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A five-part, multimedia series on the coming dystopia that is urbanization.
DHAKA, Bangladesh — The future is here, and it smells like burning trash.
As the evening call to prayer echoes across Dhaka’s teeming slums, a bluish haze rises in the murky air. Cooking happens mostly on open fires in the shantytowns of the Bangladeshi capital, the flames kindled with paper, scavenged lumber and bits of plastic junk.
On a recent evening in a broken labyrinth of shacks called the Korail slum, a wiry young mother in a red sari stooped to light the clay hearth outside her family’s one-room home. Mina, 24, touched her match to a castoff vinyl folder, three-hole-punched for documents she’ll never read.
“I don’t like to live in Dhaka,” she said, fanning the smoking plastic, then laying splintered bamboo on top. “But we have a dream to buy a piece of land, some land back in our village.”
Mina, who uses only one name, followed her husband here in 2009 — joining the nearly half-million migrants who pour into Dhaka each year. It’s not clear how soon, if ever, they’ll leave. Mina’s husband saves only a few dollars each month from his job selling fish. Mina, meanwhile, cares for their two children and, like millions of other women here, fires up the family’s nightly meal.
The smoke from these fires signals not a return to a prior age but, rather, the dawn of something new. Depending on how one measures, the planet now boasts 20 or so megacities — urban agglomerations where the United Nations estimates the population has reached 10 million or more. The world’s rapid urbanization is a reality fraught with both peril and hope. The peril is obvious. Overcrowding, pollution, poverty, impossible demands for energy and water all result in an overwhelming sense these megacities will simply collapse. But the hope, while less obvious, needs more attention. The potential efficiencies of urban living, the access to health care and jobs, along with plummeting urban birth rates have all convinced some environmental theorists the migration to cities may in fact save the planet. But only, these experts hasten to add, if this shift is well managed.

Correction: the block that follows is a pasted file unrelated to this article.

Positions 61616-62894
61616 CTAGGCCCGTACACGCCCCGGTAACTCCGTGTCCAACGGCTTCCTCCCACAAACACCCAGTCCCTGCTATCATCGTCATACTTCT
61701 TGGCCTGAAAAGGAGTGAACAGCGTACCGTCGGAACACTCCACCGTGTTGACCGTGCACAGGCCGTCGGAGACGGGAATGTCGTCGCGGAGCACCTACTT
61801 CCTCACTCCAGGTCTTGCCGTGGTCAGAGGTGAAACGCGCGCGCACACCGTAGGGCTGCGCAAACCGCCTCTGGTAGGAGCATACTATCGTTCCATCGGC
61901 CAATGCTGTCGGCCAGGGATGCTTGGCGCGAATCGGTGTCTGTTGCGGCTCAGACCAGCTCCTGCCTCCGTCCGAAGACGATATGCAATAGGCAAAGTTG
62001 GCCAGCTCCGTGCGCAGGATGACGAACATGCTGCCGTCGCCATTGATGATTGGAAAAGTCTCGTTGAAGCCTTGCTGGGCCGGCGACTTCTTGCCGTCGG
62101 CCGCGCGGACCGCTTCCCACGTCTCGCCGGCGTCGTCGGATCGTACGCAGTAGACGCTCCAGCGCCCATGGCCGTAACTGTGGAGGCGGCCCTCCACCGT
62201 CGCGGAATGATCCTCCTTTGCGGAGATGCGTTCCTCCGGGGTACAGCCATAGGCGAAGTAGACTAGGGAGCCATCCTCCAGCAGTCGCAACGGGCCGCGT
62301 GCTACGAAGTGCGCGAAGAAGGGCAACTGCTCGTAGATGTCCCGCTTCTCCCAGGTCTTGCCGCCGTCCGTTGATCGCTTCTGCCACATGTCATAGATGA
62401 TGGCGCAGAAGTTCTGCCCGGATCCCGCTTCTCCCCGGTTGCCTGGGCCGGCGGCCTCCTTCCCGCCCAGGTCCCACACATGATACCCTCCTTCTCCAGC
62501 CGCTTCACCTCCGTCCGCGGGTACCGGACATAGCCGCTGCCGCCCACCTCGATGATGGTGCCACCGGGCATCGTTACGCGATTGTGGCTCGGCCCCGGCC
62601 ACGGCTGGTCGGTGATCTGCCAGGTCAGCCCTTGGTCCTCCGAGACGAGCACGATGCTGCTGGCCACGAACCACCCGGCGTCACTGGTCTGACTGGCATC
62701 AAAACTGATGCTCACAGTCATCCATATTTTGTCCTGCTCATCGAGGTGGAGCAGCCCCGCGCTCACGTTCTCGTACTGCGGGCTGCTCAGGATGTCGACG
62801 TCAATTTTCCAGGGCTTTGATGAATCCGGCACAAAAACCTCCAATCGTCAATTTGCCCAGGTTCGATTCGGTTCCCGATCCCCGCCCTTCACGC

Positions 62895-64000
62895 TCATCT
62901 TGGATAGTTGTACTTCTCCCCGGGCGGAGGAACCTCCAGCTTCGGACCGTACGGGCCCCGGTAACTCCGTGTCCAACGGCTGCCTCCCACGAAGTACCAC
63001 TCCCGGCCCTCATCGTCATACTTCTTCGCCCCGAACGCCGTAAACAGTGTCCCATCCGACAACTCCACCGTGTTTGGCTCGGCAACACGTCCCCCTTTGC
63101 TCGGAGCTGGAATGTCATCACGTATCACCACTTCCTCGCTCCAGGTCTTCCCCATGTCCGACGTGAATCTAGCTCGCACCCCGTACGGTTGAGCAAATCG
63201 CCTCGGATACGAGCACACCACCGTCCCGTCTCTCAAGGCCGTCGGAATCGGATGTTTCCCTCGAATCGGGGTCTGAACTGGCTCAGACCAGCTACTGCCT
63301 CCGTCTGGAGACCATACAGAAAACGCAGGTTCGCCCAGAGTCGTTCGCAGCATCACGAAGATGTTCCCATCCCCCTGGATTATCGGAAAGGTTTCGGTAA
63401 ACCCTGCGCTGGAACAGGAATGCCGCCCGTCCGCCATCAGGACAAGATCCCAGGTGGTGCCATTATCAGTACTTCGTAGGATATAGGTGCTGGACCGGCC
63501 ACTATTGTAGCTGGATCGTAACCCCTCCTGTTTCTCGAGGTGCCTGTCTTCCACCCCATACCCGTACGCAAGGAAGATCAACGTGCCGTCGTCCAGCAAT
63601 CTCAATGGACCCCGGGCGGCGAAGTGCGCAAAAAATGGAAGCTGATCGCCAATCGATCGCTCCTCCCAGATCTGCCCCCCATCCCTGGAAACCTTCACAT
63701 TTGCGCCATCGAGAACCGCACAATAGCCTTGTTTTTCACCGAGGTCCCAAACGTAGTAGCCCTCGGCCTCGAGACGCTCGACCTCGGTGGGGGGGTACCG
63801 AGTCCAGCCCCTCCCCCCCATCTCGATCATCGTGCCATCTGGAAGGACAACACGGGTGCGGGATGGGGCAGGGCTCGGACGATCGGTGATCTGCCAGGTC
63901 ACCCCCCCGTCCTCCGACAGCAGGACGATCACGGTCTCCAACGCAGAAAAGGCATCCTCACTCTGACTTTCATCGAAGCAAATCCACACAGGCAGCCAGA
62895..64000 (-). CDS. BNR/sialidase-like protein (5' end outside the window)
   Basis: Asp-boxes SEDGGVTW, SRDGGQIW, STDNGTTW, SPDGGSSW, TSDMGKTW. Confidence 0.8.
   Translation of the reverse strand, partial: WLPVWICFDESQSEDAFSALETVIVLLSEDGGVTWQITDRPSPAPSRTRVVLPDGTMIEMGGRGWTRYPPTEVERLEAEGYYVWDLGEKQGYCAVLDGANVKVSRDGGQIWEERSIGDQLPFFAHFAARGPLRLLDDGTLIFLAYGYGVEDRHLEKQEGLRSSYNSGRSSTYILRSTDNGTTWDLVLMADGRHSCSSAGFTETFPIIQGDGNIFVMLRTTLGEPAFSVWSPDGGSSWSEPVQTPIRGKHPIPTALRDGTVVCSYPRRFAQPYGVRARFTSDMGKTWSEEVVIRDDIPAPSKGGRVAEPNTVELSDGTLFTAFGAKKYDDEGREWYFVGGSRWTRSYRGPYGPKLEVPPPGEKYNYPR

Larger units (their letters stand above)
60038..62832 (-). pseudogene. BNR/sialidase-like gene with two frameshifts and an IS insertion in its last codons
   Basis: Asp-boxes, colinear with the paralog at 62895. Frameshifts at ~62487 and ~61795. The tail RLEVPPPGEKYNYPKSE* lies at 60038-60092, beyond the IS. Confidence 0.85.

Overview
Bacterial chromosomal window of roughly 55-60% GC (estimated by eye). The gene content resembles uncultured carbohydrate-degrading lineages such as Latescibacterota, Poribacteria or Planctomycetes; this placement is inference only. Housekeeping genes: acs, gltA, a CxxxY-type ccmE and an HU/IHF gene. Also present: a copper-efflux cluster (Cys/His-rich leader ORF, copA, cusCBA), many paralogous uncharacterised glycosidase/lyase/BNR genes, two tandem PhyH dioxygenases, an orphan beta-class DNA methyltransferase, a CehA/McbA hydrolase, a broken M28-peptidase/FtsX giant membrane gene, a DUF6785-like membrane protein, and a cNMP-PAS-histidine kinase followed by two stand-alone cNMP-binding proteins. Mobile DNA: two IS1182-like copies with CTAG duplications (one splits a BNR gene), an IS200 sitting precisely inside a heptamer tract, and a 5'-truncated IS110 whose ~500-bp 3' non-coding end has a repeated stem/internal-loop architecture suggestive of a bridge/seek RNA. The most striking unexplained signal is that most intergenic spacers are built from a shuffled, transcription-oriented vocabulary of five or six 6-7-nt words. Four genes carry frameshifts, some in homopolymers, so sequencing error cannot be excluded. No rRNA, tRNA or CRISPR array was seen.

Among these megacities, The World Bank says Dhaka, with its current population of 15 million people, bears the distinction of being the fastest-growing in the world. Between 1990 and 2005, the city doubled in size — from 6 to 12 million. By 2025, the U.N. predicts Dhaka will be home to more than 20 million people — larger than Mexico City, Beijing or Shanghai.
Mass migration, booming populations and globalized trade are swelling cities worldwide, but these forces are perhaps more powerfully concentrated in Dhaka than anywhere on earth — offering a unique window on an urban planet soon to come.
“You are seeing the early future of the world, which is not a very pleasant thought,” said Atiq Rahman, a Dhaka climate and migration researcher who heads the Bangladesh Centre for Advanced Studies. Explosive growth in cities like Dhaka, he said, has created “a cluster of demographic chaos.”
The earth’s countryside is emptying out, more quickly all the time. It took about 10,000 years for the human population to become 3 percent urban — a period extending roughly from the dawn of human settlement until 1800. A century later, Earth was still just 14 percent urban. But in 2007, the United Nations announced we’d crossed a monumental threshold. For the first time, more than 50 percent of the world lived in cities rather than rural villages and farms. By 2030, some projections say more than 80 percent of humanity will be urban, with many inhabiting the slum-choked cities of the developing world.
The shift is “a watershed in human history, comparable to the Neolithic or Industrial revolutions,” urban theorist Mike Davis wrote in his book “Planet of Slums.”
In the simplest sense, this transformation has a dual cause: Masses of migrants are abandoning the countryside, and they keep having babies after coming to town. By some accounts, fertility is a larger slice of the pie.
“It’s roughly a 40/60 split,” said Deborah Balk, an urbanization specialist with the CUNY Institute for Demographic Research in New York City. “We have more large concentrations of people than we’ve ever had before. That is new. And those concentrations themselves, they have momentum.”